Besides failing to count students who take a long time to complete their degrees, the graduation rate is in other respects an incomplete measure of institutional quality. The data describe a minority of all enrolled students, counting only full-time, first-time students who enroll in the fall and complete degrees within “150 percent of normal time”—six years for students seeking bachelor’s degrees. The graduation rate excludes students who transfer to other colleges and earn degrees there. It also omits students who transfer in and graduate. By one estimate, the rate ignores up to 50 percent of all enrolled students.
What’s more, the graduation rate doesn’t measure how much students actually learn. Nor does it show how well colleges are helping academically underprepared students to succeed.
Even so, despite its methodological shortcomings, the rate is the primary, publicly available, uniform metric that describes how well colleges are serving their students.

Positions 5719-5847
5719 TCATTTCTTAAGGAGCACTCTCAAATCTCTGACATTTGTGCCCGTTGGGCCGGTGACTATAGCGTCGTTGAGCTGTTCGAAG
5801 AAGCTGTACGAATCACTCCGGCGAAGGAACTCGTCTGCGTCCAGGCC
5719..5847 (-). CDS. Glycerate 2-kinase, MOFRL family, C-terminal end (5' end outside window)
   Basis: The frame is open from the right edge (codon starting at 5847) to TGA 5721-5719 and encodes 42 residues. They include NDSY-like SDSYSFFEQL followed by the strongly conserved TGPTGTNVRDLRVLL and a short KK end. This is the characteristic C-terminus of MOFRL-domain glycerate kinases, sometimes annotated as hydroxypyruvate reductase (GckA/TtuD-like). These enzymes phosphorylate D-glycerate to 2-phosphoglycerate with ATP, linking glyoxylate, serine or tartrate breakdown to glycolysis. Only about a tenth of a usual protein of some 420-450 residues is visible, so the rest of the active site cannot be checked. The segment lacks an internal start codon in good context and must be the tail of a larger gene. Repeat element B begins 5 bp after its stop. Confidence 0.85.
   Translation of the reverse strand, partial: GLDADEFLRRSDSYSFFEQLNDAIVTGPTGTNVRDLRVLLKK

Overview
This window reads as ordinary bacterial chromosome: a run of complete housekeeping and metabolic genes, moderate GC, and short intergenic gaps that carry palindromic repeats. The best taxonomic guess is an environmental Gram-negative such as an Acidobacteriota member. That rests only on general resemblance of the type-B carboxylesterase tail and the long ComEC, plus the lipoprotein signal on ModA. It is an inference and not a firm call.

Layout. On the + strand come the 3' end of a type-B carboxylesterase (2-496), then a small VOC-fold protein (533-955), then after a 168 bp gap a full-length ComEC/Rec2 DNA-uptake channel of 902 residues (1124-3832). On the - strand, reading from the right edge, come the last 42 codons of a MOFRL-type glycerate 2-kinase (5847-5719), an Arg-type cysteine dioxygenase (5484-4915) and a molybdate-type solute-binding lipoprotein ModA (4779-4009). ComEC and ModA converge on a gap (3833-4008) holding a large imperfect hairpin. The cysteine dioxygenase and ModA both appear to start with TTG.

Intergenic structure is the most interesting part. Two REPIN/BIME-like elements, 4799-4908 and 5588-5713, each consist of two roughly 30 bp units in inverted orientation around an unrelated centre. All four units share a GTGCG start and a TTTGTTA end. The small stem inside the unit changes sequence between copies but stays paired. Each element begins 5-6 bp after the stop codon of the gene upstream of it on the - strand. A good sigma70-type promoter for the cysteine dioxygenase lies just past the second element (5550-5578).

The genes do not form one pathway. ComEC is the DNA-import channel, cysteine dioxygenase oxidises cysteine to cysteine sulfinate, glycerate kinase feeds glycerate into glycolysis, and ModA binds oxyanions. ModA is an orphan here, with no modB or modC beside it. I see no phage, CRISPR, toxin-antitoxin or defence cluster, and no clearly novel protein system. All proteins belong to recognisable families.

The picture it paints is not pretty. Aside from the institutions where rates have declined, growth has been modest at best. The median graduation rate among four-year colleges increased by approximately two percentage points, to about 53 percent, from 2003 to 2008. The rate dropped at nearly 500 four-year institutions during that period. Among colleges where graduation rates were below average in 2003, a similar pattern of slow growth and some declines also held.
An institution’s graduation rate can change over time for many reasons, and colleges have more control over some than others. In interviews on and around the University of Akron’s campus in November, students who had stopped pursuing bachelor’s degrees offered a variety of reasons.